By Zack Linly
Not that conservatives would ever recognize their own hypocrisy—even if a 3rd-grader pointed it out to them.
Conservatives whine daily about how the thing they call “wokeness” and what they (normally wrongly) consider critical race theory are tearing away at the fabric of American society. They say the largely mythical thing they call “cancel culture” is turning a new generation of Americans into soft, overly sensitive crybabies, while also throwing an entire fit over athletes kneeling during the national anthem and over members of society respecting the preferred pronouns of other members of society.
But right-wingers don’t think much about the effect their propaganda-inspired ideology has on modern society. For example, it appears that due to white and fragile America’s tendency towards banning books as well as any discussion on race that makes white people uncomfortable from the classroom, we now live in a world where a children’s book is deemed inappropriate for children.
According to The Columbus Dispatch, a recent reading of a Dr. Seuss book at Shale Meadows Elementary School in Delaware County, Ohio, was abruptly shut down after a student pointed out the obvious—that the book was, in part, an allegory to racism.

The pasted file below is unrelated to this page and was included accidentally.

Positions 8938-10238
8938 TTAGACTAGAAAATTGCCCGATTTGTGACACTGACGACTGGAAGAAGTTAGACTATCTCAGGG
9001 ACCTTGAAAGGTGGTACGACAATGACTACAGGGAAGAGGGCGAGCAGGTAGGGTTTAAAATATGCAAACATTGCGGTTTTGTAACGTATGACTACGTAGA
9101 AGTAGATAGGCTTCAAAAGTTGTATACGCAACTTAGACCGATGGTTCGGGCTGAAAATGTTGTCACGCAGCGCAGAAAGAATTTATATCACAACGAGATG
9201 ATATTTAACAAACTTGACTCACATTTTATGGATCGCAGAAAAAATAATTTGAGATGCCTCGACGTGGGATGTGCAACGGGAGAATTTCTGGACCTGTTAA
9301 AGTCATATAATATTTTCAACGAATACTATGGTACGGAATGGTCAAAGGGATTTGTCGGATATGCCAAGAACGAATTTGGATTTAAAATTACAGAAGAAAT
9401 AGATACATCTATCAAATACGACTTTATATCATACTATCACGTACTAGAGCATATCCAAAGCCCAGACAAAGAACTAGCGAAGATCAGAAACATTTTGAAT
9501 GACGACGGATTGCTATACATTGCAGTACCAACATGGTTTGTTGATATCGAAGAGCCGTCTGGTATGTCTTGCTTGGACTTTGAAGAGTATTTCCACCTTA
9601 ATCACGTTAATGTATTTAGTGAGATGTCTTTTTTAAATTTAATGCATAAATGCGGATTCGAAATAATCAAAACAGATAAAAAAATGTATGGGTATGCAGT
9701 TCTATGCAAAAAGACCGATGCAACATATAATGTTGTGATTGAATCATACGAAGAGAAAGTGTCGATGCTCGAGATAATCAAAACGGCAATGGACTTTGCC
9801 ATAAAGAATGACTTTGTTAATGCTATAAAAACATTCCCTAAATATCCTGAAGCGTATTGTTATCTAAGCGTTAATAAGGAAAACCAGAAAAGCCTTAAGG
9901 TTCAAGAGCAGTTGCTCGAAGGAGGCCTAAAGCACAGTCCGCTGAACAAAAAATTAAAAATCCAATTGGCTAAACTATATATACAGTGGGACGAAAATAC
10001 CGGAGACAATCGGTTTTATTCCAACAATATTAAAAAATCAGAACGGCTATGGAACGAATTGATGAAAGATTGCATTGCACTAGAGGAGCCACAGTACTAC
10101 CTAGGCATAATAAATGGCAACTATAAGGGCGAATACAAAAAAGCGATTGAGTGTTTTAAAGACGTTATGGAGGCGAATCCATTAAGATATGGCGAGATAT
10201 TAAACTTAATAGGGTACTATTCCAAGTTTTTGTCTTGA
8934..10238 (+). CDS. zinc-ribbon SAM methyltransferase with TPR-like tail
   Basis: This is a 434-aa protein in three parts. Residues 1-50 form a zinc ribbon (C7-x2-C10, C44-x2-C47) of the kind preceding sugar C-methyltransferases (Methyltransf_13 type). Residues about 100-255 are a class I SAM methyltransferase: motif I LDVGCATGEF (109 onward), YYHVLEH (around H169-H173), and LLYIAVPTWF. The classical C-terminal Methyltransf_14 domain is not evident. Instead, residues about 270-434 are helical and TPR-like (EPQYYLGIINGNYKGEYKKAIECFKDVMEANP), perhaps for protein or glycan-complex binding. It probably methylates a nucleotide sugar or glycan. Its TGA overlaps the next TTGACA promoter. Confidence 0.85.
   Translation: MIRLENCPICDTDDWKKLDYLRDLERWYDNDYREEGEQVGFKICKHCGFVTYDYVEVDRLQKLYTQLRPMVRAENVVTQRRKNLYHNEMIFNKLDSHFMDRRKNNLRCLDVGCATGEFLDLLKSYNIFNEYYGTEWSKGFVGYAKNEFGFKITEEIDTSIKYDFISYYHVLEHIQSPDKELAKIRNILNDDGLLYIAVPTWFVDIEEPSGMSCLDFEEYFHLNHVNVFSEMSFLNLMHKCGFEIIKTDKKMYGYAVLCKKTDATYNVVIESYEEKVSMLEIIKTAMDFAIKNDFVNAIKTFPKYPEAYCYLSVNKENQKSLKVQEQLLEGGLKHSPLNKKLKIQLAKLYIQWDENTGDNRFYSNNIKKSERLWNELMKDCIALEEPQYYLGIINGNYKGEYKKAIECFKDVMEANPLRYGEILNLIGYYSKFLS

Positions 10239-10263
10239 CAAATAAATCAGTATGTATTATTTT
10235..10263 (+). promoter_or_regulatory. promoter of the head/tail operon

From the Dispatch:
The assistant director of communications for Olentangy Local School District abruptly stopped the reading of the Dr. Seuss book “The Sneetches” to a third-grade classroom during an NPR podcast after students asked about race.
Shale Meadows Elementary School third grade teacher Mandy Robek was reading “The Sneetches” to her class as part of NPR’s latest episode of “Planet Money” about the economic lessons in children’s books. During the podcast, which aired Friday, Amanda Beeman, the assistant director of communications for the school district, stopped the reading part way through the book.
NPR reporter Erika Beras spent the day in Robek’s class with Beeman for the podcast. As part of the district stipulations, politics were off limits. Six books were selected ahead of time by Beras and the district — including “The Sneetches.”
For those who are unfamiliar with The Sneetches, the 1961 Seuss book features a species called Sneetches, who are either born with or without a star on their bellies. So. Sneeches with stars on their bellies benefit from star-belly privilege and they discriminate against those born without stars—and somehow, it was a surprise to fully-grown adults that this story might lead to a discussion on racism in America.
“It’s almost like what happened back then, how people were treated…Like, disrespected…Like, white people disrespected Black people…,” a student says during the recorded reading. And just like that—after a child makes the obvious connection between the story in the book and the story of America—the reading came to a grinding halt.
“I don’t know if I feel comfortable with the book being one of the ones featured,” Beeman said. “I just feel like this isn’t teaching anything about economics, and this is a little bit more about differences with race and everything like that.”
For the entire article go to: www.blackamericaweb.com